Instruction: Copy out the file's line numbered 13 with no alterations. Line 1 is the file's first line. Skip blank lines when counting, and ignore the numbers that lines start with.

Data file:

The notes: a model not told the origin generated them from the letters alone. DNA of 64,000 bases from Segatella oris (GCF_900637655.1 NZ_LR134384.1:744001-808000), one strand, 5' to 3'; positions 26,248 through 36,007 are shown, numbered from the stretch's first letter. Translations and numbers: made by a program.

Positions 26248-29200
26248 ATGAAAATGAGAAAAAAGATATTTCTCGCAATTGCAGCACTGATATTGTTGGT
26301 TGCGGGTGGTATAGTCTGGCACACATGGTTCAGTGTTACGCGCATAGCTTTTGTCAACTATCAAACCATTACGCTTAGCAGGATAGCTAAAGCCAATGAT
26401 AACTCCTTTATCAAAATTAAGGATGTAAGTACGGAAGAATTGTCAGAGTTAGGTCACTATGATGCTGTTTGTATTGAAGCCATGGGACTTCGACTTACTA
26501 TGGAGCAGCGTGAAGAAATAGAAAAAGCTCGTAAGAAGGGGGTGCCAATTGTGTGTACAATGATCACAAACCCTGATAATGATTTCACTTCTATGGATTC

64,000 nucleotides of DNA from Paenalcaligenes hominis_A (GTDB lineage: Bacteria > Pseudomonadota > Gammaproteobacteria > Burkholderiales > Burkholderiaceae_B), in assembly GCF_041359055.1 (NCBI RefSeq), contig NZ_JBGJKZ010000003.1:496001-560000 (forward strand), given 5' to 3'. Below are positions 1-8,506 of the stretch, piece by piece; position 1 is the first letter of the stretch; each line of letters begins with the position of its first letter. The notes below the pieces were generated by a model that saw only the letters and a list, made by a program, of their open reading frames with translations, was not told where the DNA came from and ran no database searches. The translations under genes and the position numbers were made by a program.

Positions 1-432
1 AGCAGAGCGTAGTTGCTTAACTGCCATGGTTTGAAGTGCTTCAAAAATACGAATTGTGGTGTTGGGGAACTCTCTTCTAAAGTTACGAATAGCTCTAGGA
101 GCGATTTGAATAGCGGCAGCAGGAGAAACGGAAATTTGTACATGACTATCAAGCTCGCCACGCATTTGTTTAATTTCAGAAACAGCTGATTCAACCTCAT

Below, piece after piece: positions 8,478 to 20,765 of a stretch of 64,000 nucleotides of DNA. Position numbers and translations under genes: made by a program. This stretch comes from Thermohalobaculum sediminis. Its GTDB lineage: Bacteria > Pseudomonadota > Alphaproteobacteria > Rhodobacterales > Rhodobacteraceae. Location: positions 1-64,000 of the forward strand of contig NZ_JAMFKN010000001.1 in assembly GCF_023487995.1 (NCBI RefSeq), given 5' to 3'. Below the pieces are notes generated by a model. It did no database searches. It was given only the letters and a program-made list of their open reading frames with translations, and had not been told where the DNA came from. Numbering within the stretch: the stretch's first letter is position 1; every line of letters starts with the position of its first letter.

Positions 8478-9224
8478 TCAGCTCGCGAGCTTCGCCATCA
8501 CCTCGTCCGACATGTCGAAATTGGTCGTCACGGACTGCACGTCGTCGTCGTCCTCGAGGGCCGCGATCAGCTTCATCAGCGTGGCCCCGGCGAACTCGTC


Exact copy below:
8478 TCAGCTCGCGAGCTTCGCCATCA